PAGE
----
I.e., AFAICT, the new PM transition is essentially about 2 mostly orthogonal aspects of running optimization pipelines:

  1. Analysis computation and analysis result lifetime management (including avoiding analysis recomputation)
  2. Running transformation passes over their respective IRUnit’s in some order

These are conflated in the old PM. In reality, the only interaction between them (with the new PM machinery for 1.) is a small number of places within 2. which need to call ‘invalidate’.

I’m pretty sure that 2. is fairly similar in the new PM and old PM (the main difference is that the notion of “adapters” is split out in the new PM). The analysis handling seems to be what makes the old PM so difficult to understand (e.g. it is the cause of the multiple inheritance in the implementation). Trying to unify analyses and transformations (and some questionable (in hindsight) implementation decisions) seems to be the main “problem” with the design of the old PM AFAICT (there are other issues, but they are more “nice to have”).

IMO it is an anti-pattern to think of analyses as “passes”. There are just “analyses” and “transformations” and they are two separate things. In fact, the run method on analyses should probably be called computeResult or something like that to avoid confusion.

This makes sense to me.

We do currently have some “in between” passes, like LCSSA, which are transformations, but are required by other passes, and transform the IR but whose preservation represents properties of the IR. The particulars of how we handle LCSSA aside (e.g. I think we should preserve it more, perhaps everywhere), how are we planning on handling this class of things?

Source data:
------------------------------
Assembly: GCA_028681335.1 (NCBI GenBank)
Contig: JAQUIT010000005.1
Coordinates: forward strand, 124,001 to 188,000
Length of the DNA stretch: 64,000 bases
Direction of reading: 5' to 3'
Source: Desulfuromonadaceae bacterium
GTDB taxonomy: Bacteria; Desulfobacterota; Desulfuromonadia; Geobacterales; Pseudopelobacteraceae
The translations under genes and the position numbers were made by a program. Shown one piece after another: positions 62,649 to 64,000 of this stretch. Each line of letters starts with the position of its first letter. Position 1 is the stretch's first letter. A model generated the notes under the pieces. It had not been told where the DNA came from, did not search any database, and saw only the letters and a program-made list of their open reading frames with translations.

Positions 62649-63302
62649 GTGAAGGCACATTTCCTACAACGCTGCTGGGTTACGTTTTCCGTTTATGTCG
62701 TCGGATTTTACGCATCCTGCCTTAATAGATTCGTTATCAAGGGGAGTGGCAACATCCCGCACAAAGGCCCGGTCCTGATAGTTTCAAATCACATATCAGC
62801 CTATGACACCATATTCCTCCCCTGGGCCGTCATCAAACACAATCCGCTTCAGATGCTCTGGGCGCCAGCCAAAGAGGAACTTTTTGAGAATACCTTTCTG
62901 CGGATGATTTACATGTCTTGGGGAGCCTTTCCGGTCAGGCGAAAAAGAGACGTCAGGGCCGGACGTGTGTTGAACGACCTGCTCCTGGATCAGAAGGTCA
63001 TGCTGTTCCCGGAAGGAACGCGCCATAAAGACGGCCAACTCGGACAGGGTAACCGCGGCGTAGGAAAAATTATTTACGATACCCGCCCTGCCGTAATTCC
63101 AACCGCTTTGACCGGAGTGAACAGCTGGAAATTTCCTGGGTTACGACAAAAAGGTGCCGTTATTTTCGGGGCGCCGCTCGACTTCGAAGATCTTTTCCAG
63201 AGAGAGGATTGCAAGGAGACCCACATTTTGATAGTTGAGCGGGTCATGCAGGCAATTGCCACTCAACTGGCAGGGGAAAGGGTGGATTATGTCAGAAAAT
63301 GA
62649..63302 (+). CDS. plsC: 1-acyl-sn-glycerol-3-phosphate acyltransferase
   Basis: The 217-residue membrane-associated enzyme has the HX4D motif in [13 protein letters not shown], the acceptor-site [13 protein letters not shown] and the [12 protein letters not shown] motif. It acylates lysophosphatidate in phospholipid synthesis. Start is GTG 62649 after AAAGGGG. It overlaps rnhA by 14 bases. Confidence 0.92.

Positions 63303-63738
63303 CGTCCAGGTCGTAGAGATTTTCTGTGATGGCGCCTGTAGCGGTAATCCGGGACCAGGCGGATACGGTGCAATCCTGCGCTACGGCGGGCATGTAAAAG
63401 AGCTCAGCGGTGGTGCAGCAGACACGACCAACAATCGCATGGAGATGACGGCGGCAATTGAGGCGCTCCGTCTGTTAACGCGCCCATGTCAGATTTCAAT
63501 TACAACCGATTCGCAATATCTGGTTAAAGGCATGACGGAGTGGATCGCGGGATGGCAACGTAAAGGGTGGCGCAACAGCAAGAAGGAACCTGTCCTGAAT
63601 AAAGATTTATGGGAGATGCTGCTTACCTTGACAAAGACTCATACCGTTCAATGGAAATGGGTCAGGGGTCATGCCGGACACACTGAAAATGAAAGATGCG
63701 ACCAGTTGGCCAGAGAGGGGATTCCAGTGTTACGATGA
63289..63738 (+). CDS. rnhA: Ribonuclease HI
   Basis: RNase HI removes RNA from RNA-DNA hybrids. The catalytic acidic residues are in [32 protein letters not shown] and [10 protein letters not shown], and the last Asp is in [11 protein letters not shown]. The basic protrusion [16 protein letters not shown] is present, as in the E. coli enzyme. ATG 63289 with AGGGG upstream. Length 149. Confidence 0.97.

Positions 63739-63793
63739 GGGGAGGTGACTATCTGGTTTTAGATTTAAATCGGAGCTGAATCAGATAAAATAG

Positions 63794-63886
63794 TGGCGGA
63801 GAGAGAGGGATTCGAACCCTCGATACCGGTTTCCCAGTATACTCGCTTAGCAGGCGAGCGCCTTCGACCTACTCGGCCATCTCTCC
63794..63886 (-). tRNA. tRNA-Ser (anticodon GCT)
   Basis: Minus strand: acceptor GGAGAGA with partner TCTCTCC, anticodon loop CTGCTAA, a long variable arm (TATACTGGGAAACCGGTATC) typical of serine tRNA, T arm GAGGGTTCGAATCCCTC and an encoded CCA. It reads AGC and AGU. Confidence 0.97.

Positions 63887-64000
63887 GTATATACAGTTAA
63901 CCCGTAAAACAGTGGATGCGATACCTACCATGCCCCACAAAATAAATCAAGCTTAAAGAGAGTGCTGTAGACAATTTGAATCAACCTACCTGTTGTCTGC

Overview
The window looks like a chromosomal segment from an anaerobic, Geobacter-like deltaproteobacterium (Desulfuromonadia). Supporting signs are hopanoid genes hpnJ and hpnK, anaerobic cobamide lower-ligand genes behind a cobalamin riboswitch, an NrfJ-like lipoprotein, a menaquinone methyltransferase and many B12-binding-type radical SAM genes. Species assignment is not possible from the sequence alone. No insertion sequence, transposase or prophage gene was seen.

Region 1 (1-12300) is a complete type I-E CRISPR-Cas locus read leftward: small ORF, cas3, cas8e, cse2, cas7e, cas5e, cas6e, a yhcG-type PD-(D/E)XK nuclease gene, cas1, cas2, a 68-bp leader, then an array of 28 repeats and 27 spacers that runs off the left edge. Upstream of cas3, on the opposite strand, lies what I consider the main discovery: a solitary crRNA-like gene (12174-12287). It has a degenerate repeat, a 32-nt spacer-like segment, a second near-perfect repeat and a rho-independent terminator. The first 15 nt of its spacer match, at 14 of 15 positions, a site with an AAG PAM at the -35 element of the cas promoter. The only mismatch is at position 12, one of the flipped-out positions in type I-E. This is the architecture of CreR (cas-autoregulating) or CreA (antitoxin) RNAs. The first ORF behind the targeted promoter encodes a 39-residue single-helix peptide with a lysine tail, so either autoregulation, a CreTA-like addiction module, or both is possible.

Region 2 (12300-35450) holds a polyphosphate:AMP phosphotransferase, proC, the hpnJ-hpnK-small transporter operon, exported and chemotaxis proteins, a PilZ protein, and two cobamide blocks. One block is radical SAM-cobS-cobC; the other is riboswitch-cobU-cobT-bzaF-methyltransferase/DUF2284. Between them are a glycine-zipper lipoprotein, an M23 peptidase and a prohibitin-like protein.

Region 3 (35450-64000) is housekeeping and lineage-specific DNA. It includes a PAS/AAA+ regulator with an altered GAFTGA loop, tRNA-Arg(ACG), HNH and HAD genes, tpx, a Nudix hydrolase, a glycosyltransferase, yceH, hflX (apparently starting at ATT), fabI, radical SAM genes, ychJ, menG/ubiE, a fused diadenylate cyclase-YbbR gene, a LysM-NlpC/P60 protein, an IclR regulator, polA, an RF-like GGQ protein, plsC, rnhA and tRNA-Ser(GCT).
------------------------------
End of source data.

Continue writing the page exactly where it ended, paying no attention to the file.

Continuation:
The new PM doesn’t currently have a concept like this. As you mentioned, it is a weird cross between a transformation and an analysis: it can be “invalidated” like an analysis, but “recomputing” it actually mutates the IR like a transformation.

I’d like to preface the below with the following:
No matter how we ultimately address this requirement, my preference is that we do so in a way that applies to the old PM. This is a case where the old PM supports a richer set of functionality than the new PM. By incrementally refactoring the old PM away from its use of this extra capability and towards whatever “new” way there is to do it, we will understand better what it is that we actually need.

(and sorry for the brain dump in the rest of this post)

I have not seen any mention of a solution to this problem besides “we shouldn’t do that”, which is sort of a cop-out. Here is a strawman proposal:

If it isn’t too expensive, one simple alternative is to have passes just make a call to a utility function to put things in LCSSA if they need it (this utility would also have to invalidate analyses).
If that ends up being expensive, we can have a dummy “indicator” analysis IRIsInLCSSAForm which, if cached, means “don’t bother to call the utility function”. We could maybe just use the LCSSA pass directly to do the transformation. LCSSA could have IRIsInLCSSAForm as an member typedef IndicatorT so it can be accessed generically. We could then support an API like:

I think this idea makes sense. My understanding is: There is nothing that prevents an analysis results from exposing a utility that transforms IR, and the result can certainly cache whether or not this transformation has been performed.

Somewhat agreed, but I don’t actually think this problem is as bad as it seems in practice.

We only have two places that do this (loop simplify and lcssa) and they both can be modeled as “check if it is form X, and if not, put it in form X” or as “check if it is form X, and if not, give up on transform”. This has been discussed several times, and the direction things have been leaning for a long time has been:

  • Make LCSSA increasingly fundamental to the IR and always present, or don’t require LCSSA at all for transforms. Either of these solve the problem.

  • Check for loop-simplified form if necessary, and skip the transformation if not present. Because simplified form is simple to check this seems to work well.